>> this is ONLY an Apple problem, ONLY a Mac OS X problem, and a problem
>> with the new flagship consumer laptop to boot? I'm not saying YOU
>> wrote any of these articles; you're the researcher, not the
>> journalist. But I would like your opinion on the handling of that
>> issue, which was much broader than Mac OS X, in the media.
>>
>> One corollary question to this would be, why was the third party USB
>> wireless card's brand and identity hidden because of what was stated
>> to be "responsible disclosure", while it was simultaneously asserted
>> that the MacBook's internal wireless was (essentially) identically
>> vulnerable? You can see why some people would find that seeming
>> discontinuity somewhat unfair. Again, this is NOT an accusation: it
>> is a legitimate question. I have since come to understand that maybe
>> the media was to blame for the handling and presentation of this
>> issue. However, I'm still wondering what your own personal thoughts
>> on this are, given that you were one of the codiscoverers and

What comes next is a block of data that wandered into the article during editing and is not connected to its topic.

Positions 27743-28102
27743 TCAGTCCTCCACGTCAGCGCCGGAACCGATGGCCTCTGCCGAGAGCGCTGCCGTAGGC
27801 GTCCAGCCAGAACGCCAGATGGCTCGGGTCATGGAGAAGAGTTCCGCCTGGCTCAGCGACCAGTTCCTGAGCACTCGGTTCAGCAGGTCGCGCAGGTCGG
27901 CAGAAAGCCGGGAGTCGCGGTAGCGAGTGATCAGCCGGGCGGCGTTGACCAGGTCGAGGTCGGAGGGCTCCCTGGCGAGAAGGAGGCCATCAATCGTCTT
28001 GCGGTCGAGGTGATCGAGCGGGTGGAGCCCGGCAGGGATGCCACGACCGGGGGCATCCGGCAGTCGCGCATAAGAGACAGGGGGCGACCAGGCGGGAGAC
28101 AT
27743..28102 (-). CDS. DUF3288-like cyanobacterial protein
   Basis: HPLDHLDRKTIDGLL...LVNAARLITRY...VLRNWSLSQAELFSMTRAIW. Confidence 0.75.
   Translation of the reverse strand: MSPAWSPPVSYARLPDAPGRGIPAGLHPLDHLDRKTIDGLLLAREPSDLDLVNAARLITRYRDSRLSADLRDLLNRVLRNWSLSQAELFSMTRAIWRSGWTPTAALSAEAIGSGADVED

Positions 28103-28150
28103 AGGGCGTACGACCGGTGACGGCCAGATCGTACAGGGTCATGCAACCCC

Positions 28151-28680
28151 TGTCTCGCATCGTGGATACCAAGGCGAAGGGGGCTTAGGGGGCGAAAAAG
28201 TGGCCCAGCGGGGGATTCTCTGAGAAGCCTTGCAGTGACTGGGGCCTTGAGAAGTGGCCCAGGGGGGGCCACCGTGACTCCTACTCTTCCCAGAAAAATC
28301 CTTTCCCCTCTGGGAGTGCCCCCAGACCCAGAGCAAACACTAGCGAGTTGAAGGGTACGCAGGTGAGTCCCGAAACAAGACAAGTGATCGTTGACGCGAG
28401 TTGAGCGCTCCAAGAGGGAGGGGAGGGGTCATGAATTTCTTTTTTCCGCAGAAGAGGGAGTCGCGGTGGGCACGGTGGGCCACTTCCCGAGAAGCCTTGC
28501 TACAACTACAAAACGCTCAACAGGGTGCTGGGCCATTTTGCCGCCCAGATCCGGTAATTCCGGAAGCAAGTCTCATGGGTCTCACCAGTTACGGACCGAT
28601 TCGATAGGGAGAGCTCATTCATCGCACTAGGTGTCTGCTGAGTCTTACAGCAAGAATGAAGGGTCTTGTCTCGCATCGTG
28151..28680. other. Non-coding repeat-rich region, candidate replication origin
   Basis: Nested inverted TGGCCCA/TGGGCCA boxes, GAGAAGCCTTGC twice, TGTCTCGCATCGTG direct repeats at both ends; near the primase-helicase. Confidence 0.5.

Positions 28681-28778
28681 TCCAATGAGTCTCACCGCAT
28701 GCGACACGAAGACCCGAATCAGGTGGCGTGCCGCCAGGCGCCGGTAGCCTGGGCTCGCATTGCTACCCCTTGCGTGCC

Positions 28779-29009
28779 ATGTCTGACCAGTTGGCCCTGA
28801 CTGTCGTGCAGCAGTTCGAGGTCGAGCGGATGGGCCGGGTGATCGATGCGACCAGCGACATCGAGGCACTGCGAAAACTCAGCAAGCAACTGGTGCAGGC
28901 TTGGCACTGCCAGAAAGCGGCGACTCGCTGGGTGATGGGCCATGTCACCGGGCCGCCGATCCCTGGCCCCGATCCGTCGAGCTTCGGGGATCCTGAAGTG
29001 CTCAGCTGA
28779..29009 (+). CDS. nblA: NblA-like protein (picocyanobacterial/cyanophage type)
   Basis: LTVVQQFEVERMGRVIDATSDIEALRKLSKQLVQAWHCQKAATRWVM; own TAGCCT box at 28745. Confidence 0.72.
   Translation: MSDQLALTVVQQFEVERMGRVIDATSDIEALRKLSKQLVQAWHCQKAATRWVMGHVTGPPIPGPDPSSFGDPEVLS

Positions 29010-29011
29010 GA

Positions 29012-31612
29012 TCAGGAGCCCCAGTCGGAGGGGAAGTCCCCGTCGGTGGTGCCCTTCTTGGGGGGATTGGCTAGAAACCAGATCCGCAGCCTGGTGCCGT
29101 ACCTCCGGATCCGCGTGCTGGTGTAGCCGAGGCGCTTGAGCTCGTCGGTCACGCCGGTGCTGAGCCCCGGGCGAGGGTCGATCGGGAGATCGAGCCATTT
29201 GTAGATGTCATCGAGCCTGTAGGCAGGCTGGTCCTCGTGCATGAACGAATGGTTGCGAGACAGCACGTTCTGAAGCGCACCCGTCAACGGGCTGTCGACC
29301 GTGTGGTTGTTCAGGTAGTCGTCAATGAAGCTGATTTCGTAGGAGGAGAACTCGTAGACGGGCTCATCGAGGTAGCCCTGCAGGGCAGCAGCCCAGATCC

>> presenters of the issue.
>>
>> For some reason, I get interpreted as an Apple "fanboy" because I
>> defend Apple on issues like this. Me saying "hey, this affects way
>> more platforms than Mac OS X" or "targeting only Apple is a bit
>> unfair here" somehow gets construed as trying to "FUD" the issue
>> away, or somehow claim that Mac OS X is invulnerable (which I have
>> never remotely said, and is also wildly inaccurate to boot). Apple
>> has serious issues that need to be dealt with in regard to security
>> response and issue handling, the way big reporting is handled in
>> general, and the way it interacts with enterprise markets (of which
>> security is an integral part). What I'm concerned with is making sure
>> the debate is an intelligent and useful one, not having sky-is-
>> falling headlines splashed every time Mac OS X is vulnerable to
>> something, while, ironically, another Windows remote exploit